EDITORIAL: Don’t put stock in TV debate

B.C.'s political leaders offered little new information

Televised political debates in B.C. serve a few purposes. Viewers can see how party leaders engage in spirited discussion, how sincere they seem, how well they know the issues and how party policy relates to those issues.

But anyone can click on a political party website to find policy statements, and reams of information can be found on news sites that offer a sense of where individuals stand on certain issues.

In essence, then, the TV debate is primarily a chance for leaders to stand before the cameras, without their respective entourages, and prove they deserve to lead the province. Or, in the case of the Greens and Conservatives, that their party deserves your vote.

The sad fact is, if one turned off the picture and only listened to the sound portion of Monday’s highly scripted, made-for-TV debate, it could have been mistaken for question period in the B.C. legislature.

Frontrunners Christy Clark of the Liberals and Adrian Dix of the NDP frequently spoke over each other’s answers, and on several occasions avoided responding directly to public questions, if at all, choosing instead to repeat party slogans.

While both provided moments of calm clarity in the debate, the leaders with no chance of forming government – Jane Sterk of the Green Party and John Cummins of the Conservatives – were merely spectators to the main verbal jousting between the others.

Largely absent from debate around the overarching themes of “growing B.C.’s economy” (Clark) and “telling people how we’re going to pay for programs” (Dix) was talk of B.C.’s longtime top voter priorities – health care and education. They may not be the topics du jour for the leaders or their parties, but funding those areas remains a huge challenge and will affect all taxpayers.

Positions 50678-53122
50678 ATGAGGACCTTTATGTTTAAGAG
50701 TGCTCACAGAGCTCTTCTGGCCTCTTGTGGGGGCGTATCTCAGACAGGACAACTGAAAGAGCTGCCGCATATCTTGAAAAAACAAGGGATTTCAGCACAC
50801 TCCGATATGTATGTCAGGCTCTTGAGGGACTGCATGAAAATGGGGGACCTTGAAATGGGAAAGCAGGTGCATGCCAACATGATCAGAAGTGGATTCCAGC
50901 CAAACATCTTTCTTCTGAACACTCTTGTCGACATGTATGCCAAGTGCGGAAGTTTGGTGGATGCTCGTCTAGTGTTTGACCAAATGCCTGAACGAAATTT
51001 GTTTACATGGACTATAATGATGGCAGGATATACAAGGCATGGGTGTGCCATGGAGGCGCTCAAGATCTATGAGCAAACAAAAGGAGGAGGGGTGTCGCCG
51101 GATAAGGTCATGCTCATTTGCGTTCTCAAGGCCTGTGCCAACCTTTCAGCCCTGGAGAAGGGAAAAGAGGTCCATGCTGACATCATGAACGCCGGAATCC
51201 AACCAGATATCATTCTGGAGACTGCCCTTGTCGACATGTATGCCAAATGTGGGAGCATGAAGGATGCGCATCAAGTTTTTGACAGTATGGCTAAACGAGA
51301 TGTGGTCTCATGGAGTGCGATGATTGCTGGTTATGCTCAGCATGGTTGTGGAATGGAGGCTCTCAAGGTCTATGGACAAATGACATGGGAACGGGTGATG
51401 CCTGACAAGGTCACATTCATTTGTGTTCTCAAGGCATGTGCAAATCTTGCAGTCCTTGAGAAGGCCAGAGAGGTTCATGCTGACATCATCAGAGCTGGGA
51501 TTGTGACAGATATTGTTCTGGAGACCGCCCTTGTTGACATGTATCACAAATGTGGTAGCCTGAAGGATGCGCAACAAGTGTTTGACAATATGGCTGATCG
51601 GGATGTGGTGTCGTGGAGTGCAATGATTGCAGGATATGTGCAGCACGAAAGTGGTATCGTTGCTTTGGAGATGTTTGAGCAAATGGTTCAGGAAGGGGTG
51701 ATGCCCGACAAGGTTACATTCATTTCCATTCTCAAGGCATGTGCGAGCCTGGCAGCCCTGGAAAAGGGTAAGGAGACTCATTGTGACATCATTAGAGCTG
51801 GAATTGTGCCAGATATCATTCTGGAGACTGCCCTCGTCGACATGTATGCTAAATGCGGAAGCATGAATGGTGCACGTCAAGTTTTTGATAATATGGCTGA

The bickering-filled program came off more as cheesy reality TV than meaningful discussion about our province’s future. While the debate likely failed to inspire fence-sitters to get out and vote May 14, there are thankfully still opportunities before election day to learn where candidates and their parties stand.

Just Posted

Police respond to alleged bear-spray threats

A number of Comox dog owners have reported their off-leash dogs being threatened with bear spray

Brent Flahr new Philadelphia Flyers assistant GM

Courtenay resident reunited with Chuck Fletcher in Philadelphia

Comox Valley Food Bank – 35 years of feeding the Valley

The Comox Valley Food Bank turns 35 years old on Dec. 19,… Continue reading

Kingfisher Resort unveils newly renovated Ocean Courtyard Wing

The $2 million renovation was completed at the end of November

New Cumberland fire engine long overdue, says fire chief

The prospect of a new fire hall delayed the order as existing engine bays were too small

Man caught on camera allegedly trying to defraud ICBC

Auto-insurer warns B.C. drivers to record info after crashes

Warning issued as forecast calls for 20-foot waves in Tofino

Dangerous waves, strong currents and upper-shoreline flooding expected for Tofino-Ucluelet area

Oil tanker ban to be reviewed by committee

Indigenous groups for and against Bill C-48 travel to Ottawa to influence the Senate’s decision

An 800-pound pig named Theodore needs a forever home, B.C. society says

‘Theodore is not destined to be somebody’s bacon’

Courtenay man named Flyers assistant GM

Brent Flahr spent nine-plus years in Minnesota

Teenager Alphonso Davies wins Canadian Men’s Soccer Player for the Year Award

Derek Cornelius and Chilliwack native, Jordyn Huitema were named Canadian Youth International Players of the Year

B.C. teen MMA fighter shows heart

Young Unity MMA competitors bring home Ws

2,000 Canadians died of an overdose in first 6 months of the year

New data from the Public Health Agency of Canada shows the crisis is not subsiding

Most Read